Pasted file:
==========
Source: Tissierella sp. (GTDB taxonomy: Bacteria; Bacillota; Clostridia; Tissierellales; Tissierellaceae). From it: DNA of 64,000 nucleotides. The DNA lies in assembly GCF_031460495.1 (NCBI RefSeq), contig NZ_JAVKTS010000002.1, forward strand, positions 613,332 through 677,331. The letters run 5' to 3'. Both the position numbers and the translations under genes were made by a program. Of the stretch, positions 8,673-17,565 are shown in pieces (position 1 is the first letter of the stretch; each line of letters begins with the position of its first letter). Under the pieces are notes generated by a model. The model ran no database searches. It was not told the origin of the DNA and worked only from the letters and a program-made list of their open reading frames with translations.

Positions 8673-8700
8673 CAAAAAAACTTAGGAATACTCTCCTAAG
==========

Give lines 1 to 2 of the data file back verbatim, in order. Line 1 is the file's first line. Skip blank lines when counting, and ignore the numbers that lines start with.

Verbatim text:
Source: Tissierella sp. (GTDB taxonomy: Bacteria; Bacillota; Clostridia; Tissierellales; Tissierellaceae). From it: DNA of 64,000 nucleotides. The DNA lies in assembly GCF_031460495.1 (NCBI RefSeq), contig NZ_JAVKTS010000002.1, forward strand, positions 613,332 through 677,331. The letters run 5' to 3'. Both the position numbers and the translations under genes were made by a program. Of the stretch, positions 8,673-17,565 are shown in pieces (position 1 is the first letter of the stretch; each line of letters begins with the position of its first letter). Under the pieces are notes generated by a model. The model ran no database searches. It was not told the origin of the DNA and worked only from the letters and a program-made list of their open reading frames with translations.

Positions 8673-8700